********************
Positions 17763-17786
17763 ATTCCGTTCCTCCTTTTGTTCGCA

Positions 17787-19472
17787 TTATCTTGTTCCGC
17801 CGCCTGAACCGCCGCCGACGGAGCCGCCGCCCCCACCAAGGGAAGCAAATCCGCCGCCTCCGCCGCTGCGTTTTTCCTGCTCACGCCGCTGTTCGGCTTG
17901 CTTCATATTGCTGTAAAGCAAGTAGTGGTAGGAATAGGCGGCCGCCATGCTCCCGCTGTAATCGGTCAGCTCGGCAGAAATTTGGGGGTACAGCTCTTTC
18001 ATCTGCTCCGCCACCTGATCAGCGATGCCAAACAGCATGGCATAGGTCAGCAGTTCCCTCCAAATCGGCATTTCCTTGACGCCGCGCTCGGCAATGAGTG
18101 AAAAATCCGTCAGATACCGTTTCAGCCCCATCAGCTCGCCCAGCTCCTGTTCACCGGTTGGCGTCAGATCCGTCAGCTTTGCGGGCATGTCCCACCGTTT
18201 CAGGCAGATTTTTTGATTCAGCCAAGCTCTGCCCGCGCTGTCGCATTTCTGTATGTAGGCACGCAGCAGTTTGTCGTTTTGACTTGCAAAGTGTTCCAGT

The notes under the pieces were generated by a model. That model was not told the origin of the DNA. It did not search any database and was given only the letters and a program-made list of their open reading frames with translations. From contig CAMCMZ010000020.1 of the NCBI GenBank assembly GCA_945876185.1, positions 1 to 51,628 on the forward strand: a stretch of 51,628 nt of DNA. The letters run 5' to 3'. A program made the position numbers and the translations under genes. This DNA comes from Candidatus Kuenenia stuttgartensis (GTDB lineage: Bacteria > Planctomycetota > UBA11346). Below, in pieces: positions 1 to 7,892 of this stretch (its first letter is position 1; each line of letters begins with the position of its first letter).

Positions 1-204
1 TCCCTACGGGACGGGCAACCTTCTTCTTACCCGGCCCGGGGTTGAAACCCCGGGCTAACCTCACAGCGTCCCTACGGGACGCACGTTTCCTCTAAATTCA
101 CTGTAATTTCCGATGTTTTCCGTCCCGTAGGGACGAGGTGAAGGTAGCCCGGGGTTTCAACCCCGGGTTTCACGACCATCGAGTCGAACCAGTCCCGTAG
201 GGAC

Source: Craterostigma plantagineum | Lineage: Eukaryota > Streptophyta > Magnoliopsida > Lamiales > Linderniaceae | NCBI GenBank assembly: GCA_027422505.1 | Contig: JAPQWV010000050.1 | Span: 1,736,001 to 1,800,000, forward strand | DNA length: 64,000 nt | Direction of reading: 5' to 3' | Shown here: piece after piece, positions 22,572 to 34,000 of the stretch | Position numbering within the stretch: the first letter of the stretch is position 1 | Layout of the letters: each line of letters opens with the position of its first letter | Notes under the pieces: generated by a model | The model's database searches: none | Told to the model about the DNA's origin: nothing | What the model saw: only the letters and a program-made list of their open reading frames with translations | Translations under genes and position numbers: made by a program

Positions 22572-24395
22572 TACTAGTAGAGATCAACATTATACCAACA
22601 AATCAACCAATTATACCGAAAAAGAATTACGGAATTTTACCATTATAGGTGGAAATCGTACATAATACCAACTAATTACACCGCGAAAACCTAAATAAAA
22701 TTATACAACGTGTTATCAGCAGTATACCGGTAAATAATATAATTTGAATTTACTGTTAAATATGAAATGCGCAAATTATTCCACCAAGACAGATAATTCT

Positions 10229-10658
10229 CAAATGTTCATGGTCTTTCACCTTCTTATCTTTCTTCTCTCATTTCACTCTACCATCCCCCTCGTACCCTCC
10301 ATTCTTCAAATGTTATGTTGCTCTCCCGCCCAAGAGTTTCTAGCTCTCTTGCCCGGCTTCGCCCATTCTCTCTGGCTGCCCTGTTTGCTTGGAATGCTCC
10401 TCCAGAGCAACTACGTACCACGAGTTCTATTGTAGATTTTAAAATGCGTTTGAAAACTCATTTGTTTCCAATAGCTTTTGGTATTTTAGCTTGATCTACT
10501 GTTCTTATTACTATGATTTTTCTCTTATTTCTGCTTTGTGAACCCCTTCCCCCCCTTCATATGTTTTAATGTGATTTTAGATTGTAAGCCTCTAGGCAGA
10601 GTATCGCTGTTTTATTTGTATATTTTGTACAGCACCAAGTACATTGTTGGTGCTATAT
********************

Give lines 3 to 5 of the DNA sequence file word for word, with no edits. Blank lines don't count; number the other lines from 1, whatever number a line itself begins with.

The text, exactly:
Positions 17787-19472
17787 TTATCTTGTTCCGC
17801 CGCCTGAACCGCCGCCGACGGAGCCGCCGCCCCCACCAAGGGAAGCAAATCCGCCGCCTCCGCCGCTGCGTTTTTCCTGCTCACGCCGCTGTTCGGCTTG